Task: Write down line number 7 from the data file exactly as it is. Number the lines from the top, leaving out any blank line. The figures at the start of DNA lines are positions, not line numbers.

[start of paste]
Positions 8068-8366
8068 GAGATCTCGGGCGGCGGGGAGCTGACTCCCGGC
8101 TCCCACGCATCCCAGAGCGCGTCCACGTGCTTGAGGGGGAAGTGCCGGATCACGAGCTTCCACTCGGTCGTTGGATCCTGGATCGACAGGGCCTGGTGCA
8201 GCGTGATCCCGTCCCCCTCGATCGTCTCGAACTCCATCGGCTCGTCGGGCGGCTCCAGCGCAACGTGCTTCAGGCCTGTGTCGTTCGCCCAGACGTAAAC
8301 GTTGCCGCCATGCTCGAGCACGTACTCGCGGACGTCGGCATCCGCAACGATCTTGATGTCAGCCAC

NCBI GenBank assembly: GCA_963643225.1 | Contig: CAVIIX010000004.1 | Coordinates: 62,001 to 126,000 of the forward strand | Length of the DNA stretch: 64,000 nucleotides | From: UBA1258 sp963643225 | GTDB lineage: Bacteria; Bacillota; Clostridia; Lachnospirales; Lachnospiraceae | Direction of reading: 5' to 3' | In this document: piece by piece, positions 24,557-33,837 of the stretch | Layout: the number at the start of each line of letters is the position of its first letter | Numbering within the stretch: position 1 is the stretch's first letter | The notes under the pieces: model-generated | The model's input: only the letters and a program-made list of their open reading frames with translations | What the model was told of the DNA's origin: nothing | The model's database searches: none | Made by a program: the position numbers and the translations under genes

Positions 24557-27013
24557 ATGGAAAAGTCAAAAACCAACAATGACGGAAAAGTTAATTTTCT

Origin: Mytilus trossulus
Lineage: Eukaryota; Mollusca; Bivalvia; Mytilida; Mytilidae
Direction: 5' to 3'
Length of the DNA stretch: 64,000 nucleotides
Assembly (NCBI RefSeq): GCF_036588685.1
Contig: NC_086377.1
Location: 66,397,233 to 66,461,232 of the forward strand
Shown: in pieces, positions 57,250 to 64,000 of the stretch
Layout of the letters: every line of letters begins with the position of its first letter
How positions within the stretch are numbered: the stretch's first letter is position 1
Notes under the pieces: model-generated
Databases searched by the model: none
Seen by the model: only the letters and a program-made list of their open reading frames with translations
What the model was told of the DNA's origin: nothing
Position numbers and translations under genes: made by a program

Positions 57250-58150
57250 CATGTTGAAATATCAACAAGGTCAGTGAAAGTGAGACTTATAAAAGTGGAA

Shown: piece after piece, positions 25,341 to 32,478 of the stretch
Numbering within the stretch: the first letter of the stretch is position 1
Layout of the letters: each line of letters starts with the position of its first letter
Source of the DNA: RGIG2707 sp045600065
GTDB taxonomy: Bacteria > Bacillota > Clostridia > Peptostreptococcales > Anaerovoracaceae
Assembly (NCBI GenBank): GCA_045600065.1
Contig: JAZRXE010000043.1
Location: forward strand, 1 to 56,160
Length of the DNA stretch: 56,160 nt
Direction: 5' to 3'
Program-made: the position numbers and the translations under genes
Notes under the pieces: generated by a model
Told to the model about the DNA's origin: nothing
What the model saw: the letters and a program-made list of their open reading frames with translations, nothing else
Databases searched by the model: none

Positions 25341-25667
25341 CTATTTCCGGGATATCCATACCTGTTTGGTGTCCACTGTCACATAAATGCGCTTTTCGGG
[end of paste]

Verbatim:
Positions 24557-27013